Jamaica Magazine

Immigration: Questions and Answers on Immigration Reform: Impact on Family-Based Petitions for Siblings

Once again immigration reform is currently being debated.  Currently the bill that was introduced in the Senate Judiciary Committee has received enough votes to pass in the Senate. The Senate’s bill has now been sent to the House of Representatives for their vote. Currently, the House is proposing and debating amendments to the bill. If the House and Senate bills are not the same, the two bills will be worked on in a “conference committee” to settle any differences in the bill, and the bill will be sent back to both the House and Senate for final votes. Finally, the bill will be sent to the President to be signed into law. If the President signs the bill, regulations must be written to implement the bill. While we understand that immigration reform has not yet become the law we have received numerous questions about immigration reform. Recently our firm received an inquiry about the possible effect of the proposed immigration reform on sibling petitions. We will discuss this issue in this month’s article.

Question 1: What will happen to sibling petition once immigration reform  is passed. Will I  still be able to apply for my sister?

Answer: Under the current immigration law United States citizens are permitted to file for their sisters and brothers. Normally the processing time for sibling petitions averages anywhere from 8-10 years. Based on the Senate’s bill on immigration reform, family-based immigration for siblings will be eliminated 18 months after the bill is passed. As such, if the House of Representatives keeps this portion of the immigration reform bill and it becomes law United States citizens will lose their ability to sponsor their siblings for permanent residence, i.e., “green card.”

Question 2: I have already filed and received an approval on my I-130 petition for my sibling. However my sister’s priority date is not yet current and so she is unable to apply for her permanent residence right now. What will happen to my sister’s case if immigration reform is passed and sibling petition category is eliminated?

Answer: In general Immigration has always allowed pre-existing approved petitions to be processed in light of new changes in the law. Based on this I have assumed that Immigration will follow this procedure. However, we will not know for certain until the U.S Government passes the immigration reform and makes the announcement that Immigration will process these pre-existing approved cases.

Question 3: I am a United States citizen and my sister  lives in Jamaica. I would like to sponsor her for her permanent residence i.e., “green card”, but I heard that Immigration is going to eliminate this category. Should I even bother applying for my sister?

Answer: In the past Immigration has always processed pre-existing cases despite the fact that the new law no longer provides these immigration benefits. Their reasoning behind this is that the applicant applied and received an approval while the law allowed that individual to apply for his or her immigration benefits. In addition, the applicant has invested his or her time and paid the immigration filing fees to Immigration for his or her case. Consequently, it would be unfair and unjust not permit the applicant to complete his or her immigration case, despite the change in the law.  Therefore, based on the current immigration law if you are eligible to apply for your sister you should do so as soon as possible to preserve your sister’s immigration benefits.  Immigration reform could be passed at anytime. Therefore, the longer you wait to file your immigration petition the more likely it is that you will not be able to sponsor your sister.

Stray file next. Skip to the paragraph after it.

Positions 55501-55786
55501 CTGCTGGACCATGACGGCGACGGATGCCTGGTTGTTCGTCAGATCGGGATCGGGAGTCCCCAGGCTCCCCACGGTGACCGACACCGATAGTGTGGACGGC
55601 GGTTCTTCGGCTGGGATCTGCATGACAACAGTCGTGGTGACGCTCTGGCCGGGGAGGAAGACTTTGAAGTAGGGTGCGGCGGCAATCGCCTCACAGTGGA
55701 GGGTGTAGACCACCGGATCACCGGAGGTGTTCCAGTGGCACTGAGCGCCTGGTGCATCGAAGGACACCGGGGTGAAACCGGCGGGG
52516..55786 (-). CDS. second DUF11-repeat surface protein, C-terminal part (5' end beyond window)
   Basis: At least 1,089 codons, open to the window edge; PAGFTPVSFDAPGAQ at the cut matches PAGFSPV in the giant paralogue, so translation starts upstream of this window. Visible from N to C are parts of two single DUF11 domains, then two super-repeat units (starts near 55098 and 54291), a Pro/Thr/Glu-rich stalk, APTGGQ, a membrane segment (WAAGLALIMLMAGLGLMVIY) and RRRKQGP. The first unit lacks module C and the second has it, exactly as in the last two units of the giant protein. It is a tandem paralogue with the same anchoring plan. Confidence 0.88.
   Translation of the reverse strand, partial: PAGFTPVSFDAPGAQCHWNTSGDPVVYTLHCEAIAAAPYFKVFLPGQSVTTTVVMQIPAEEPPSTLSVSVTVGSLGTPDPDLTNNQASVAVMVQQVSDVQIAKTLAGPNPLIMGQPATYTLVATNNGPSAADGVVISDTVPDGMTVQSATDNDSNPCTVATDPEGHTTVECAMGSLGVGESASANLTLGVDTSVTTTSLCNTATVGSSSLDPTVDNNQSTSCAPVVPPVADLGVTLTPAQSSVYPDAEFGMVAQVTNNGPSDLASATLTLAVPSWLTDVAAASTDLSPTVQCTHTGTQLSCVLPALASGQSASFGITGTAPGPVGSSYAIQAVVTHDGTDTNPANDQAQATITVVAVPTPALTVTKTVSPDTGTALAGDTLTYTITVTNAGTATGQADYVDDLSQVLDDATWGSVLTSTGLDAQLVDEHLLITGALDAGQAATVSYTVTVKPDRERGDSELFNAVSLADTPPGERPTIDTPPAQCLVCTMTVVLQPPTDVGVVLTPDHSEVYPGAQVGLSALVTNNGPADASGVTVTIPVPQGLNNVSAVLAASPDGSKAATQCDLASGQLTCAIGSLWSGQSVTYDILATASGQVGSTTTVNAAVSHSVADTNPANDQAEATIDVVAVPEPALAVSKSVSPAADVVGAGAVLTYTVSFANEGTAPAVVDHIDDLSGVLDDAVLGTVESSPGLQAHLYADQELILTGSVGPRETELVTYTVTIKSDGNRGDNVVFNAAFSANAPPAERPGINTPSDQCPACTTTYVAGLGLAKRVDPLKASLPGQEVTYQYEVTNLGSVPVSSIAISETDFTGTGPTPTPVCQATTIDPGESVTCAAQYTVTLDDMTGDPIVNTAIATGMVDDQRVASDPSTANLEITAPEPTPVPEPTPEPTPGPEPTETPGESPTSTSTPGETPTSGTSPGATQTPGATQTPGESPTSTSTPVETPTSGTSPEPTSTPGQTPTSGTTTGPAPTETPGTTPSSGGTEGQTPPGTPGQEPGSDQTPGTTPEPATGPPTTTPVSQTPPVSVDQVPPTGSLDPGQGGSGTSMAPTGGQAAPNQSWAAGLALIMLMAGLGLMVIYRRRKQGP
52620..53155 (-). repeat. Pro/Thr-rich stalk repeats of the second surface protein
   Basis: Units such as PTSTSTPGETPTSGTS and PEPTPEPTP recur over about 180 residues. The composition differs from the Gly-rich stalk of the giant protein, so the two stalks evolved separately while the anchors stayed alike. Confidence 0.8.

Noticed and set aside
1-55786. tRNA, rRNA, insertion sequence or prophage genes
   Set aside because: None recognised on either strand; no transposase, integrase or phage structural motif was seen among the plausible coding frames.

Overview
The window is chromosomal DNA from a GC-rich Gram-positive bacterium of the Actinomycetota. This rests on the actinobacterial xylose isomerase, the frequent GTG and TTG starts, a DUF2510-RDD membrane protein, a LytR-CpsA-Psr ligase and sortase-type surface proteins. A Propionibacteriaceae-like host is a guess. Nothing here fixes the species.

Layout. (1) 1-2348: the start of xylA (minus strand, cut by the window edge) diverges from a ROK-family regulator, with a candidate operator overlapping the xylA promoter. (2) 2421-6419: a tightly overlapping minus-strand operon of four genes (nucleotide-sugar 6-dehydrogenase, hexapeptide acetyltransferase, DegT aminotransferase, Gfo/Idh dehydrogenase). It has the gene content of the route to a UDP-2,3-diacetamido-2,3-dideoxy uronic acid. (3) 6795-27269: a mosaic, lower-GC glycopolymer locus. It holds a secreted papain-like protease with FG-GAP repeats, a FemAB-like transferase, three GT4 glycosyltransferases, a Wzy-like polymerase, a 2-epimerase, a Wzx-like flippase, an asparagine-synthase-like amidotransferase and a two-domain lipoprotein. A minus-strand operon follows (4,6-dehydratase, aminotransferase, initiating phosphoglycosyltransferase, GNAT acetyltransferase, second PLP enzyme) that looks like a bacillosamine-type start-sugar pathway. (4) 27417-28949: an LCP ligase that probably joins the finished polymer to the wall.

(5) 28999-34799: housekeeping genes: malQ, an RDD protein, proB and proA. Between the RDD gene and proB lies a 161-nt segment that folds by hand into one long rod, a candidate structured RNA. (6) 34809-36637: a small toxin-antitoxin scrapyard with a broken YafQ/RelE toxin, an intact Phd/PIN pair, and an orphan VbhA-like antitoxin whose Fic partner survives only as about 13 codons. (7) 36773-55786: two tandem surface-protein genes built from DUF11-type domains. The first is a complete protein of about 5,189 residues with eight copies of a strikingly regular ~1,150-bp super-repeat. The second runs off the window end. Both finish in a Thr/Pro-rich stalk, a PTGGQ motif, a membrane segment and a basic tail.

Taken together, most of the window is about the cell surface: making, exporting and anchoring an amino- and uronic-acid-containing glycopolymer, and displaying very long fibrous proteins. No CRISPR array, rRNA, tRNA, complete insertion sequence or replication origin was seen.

The Byars Firm is a law firm of immigrants. We are dedicated to proving accurate legal advice to the immigrant community so that they can make the best decisions for their families, their work, and their lives. If you have questions about the proposed immigration reform our firm is available to speak with you at no cost. Please call 678-736-5600 or send us an email at [email protected]. Visit our website at www.byarslawgroup.com.

Disclaimer: This article is a broad overview of various immigration issues. This article is not legal advice and should not be taken as legal advice. This article is provided as a public service and is not intended to establish an attorney-client relationship. Any reliance on the information contained herein is taken at your own risk. The information provided in this article should never replace informed counsel when specific immigration-related guidance is needed. 


About the Writer:
Safiya Byars is the founder and senior partner of the Byars Firm, Inc. She is a native of Kingston, Jamaica.  Attorney Byars shows her clients the best ways to get their cases approved the FIRST time while reducing processing times and avoiding immigration red flags that result in delays, denials, and deportation.  The Byars Firm is located at 3720 Chamblee Dunwoody Road, Suite D2, Chamblee, Georgia 30341. Attorney Byars handles all immigration matters, deportation defense, family law, and criminal issues. Attorney Byars can be reached at 678-736-5600, 404-992-6506 or via email at [email protected]  and www.byarslawgroup.com.


About the author

Safiya Byars, Esq

Safiya Byars is the founder and senior partner of the Byars Firm. Attorney Byars serves as the Chair of the Family Immigration Continuing Learning Education and the Vice-Chair of the Immigration Law Section of the State Bar of Georgia. She is a native of Kingston, Jamaica. The Byars firm is located at 3720 Chamblee Dunwoody Road, Suite D2, Chamblee, Georgia 30341. The Byars Firm handles Immigration, Family, and Estate Planning matters. We can be reached at 678-736-5600 and email: [email protected].